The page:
The second piece of advice is just keep going. You're going to have days when you hate it. And some of those, sometimes those days turned to weeks. Sometimes those turn us downwards. We don't talk about that often enough.
What were some of the ways that you funded Knac in the beginning? Did you use credit cards, were you self-funded, leverage friends and family?
We did have a decent amount of funding, even though it wasn't traditional VC funding in the beginning. We used credit cards, and largely bootstrap it through those transactional deals with companies.
What advice would you give to first time founders at the beginning of their fundraising process?
Don't raise money until you don't need it. It's very cliche, but. It has everything to do with psychology. And it's not talked about enough, but most of fundraising is creating FOMO, making people feel like they're about to miss out on something. Making people feel like you don't need them. Automatically your interest peaks a little bit more. Because there's no right around it. And that's what you really want to avoid. You become desperate, because you need the money. That's why I say raise money when you don't need it, because when you have a decent amount of runway, maybe you don't have three years worth, but if you can make it the next six to 12 months, it's the best time to talk to VCs, right? Because you don't need them and VCs. They want to be needed, but they also don't really want to be needed. They want to know that this is something that works with or without them.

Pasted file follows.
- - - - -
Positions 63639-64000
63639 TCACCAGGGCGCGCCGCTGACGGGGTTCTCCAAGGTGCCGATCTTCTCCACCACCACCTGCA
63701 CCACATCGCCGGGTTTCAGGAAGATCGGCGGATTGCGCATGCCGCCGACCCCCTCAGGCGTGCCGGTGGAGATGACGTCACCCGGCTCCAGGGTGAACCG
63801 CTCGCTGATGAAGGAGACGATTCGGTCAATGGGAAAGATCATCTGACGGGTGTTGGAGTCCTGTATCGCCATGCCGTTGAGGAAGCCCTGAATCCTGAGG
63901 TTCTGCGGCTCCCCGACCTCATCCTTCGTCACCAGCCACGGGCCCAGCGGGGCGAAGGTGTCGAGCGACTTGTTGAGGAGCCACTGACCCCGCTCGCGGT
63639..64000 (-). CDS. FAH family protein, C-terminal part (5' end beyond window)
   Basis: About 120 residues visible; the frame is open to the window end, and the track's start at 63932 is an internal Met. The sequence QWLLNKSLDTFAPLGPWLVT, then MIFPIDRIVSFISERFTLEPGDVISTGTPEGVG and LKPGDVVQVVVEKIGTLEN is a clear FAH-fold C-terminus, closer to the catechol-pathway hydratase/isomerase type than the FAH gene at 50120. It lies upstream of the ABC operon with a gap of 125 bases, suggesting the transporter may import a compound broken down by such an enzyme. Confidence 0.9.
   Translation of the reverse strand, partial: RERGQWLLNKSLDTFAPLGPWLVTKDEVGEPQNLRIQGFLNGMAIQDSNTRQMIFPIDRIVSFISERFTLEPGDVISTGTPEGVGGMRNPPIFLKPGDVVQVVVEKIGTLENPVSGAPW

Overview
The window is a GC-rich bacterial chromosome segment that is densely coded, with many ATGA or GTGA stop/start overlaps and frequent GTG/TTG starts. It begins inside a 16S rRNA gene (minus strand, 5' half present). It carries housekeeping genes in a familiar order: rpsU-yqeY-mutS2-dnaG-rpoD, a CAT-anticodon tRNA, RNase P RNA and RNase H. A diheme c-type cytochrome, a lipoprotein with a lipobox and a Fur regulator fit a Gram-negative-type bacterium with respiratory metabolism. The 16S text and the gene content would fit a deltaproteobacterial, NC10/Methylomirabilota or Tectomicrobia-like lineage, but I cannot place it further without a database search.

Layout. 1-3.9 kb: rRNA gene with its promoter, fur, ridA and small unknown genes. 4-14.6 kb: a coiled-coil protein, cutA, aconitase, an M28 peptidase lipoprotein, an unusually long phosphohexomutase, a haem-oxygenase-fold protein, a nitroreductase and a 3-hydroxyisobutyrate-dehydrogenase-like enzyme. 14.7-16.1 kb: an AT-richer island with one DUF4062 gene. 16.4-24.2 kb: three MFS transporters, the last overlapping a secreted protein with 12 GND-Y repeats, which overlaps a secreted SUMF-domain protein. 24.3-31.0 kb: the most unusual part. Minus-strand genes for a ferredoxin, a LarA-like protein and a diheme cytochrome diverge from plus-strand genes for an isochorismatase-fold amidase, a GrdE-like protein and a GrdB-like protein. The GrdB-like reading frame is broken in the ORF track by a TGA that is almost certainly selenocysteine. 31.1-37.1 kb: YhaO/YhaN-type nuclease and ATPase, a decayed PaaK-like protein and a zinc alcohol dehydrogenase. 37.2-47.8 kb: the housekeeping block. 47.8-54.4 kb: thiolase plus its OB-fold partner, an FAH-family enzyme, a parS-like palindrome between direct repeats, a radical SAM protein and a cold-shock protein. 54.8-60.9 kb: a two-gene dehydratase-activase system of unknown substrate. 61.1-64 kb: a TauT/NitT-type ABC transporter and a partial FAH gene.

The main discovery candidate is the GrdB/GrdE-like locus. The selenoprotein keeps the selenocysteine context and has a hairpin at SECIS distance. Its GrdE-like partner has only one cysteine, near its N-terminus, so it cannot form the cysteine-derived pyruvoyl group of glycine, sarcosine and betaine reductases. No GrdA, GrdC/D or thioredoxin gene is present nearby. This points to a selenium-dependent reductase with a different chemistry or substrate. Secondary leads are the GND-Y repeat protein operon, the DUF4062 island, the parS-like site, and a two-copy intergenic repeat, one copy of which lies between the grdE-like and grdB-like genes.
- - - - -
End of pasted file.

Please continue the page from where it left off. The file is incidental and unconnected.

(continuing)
How did you know that your business should join an accelerator?
I feel as though it literally came at the perfect time because it was in the middle of the pandemic. There's a deal that we actually close randomly in April, but the money never got wired. We just kept getting punched in the face with disappointment.
What I will say is I was very specific about the type of accelerator I wanted to be in.
I knew I wanted to be attached to an accelerator that had a strong network. I knew I wanted it to be attached to an accelerator that shared the same values. Especially in times like these. I wanted to be in an accelerator that cared about diversity.
So have you raised non-dilutive capital and if so, what was that experience like?
So we just raised our first batch of non-dilutive from Google, which is a great story. So they gave us $50,000. Google was a former partner of ours. We were working with Google back in 2017. So they have been around for the full evolution of me and this product. Moving into 2019, we became a part of Google for entrepreneurs through that ecosystem, because we did a program with them. That program was not funded. That was one of my biggest points of feedback to them. You can't continue to do this type of programming and not provide capital. And then this year they made an announcement, and they started a founder’s fund.
They were giving non-dilutive grants to select startups. So I threw my name in the hat, right around when Acceleprise started. I even forgot about it for a little while. I later got an email that we were a finalist. That email was from the person that I did my first recruiting event with at Google in 2017. She ended up being one of the people that was responsible for doing the diligence. It was a good experience, and the fact that she was around for the process, they were a former partner, and now they’re an investor is a pretty amazing story. It’s the most founder friendly thing you can do, so please look for as much non-dilutive capital as possible.
How much capital are you targeting in your current raise?
I think we're still debating what the strategy is around raising, but in terms of the funding, one and a half to two million. It is what we're going after. That gives us 18 months of runway, helps us build out a team, be heads down on product, and not talk to VCs for a while.